16 Sept Yi-Fu Talk – Molecularizing Conservation: Genetics, De-Extinction, and Pristine Nature in the Galápagos Islands

Elizabeth Hennessy
UW-Madison History Department

Genetic science is an increasingly common tool in conservation management that is reshaping understandings of biodiversity and how best to “save” it. In the Galápagos Islands, genetic research has led to the rediscovery of a species of giant tortoise that by all accounts went extinct more than 150 years ago. In this talk, I use the story of these tortoises to examine how one area of conservation genetics—reconstructions of evolutionary history, or phylogenetics—is contributing to a shift in the way pristine nature is understood and managed. Drawing on political ecologies and critical geographies of genetics, I trace the story of these tortoises, which are at the center of a conservation breeding and repatriation program aimed to “re-tortoise” an island with tortoises as genetically close to the original population as possible. I argue that genes are emerging objects of conservation that not only call forth new configurations of knowledge production, but also open new possibilities for managing endangered natures.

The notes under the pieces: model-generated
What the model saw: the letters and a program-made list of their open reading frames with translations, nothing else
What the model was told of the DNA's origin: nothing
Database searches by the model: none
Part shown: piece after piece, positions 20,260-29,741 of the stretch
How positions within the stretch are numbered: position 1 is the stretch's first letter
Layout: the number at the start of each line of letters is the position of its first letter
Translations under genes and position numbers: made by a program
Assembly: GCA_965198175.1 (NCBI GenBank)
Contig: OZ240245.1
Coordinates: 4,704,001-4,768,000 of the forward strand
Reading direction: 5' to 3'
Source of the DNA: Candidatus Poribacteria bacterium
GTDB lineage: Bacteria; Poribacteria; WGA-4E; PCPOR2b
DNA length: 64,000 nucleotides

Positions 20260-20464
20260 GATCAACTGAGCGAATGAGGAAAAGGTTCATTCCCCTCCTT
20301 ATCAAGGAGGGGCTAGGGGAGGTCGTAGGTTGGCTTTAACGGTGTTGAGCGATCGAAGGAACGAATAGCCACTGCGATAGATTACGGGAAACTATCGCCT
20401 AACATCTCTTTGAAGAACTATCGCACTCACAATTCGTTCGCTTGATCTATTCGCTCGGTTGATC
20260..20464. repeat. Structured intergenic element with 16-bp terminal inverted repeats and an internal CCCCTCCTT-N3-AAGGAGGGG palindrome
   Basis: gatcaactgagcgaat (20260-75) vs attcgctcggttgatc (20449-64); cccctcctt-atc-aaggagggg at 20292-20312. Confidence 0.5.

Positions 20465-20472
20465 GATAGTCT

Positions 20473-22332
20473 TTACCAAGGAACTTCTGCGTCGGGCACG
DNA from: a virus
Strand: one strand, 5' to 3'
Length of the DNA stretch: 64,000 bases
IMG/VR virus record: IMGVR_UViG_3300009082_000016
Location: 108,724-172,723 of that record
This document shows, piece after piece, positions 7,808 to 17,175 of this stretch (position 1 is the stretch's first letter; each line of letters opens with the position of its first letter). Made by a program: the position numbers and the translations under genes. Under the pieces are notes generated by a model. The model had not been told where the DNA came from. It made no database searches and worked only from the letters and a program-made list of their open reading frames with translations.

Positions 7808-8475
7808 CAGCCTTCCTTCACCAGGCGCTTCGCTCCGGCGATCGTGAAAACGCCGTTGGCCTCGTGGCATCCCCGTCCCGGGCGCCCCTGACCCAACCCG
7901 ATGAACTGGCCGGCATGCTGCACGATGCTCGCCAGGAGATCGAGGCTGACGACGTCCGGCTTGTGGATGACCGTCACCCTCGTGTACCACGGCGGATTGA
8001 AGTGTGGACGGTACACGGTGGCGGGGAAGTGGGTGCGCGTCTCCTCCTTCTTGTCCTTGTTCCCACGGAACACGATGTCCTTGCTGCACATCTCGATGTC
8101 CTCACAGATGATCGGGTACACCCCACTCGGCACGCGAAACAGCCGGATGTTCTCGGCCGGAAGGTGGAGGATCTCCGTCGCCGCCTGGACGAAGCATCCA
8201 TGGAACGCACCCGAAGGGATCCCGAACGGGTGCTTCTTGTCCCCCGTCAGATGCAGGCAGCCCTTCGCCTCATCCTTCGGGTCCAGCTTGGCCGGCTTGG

FRIDAY in 180 Science Hall at 3:30.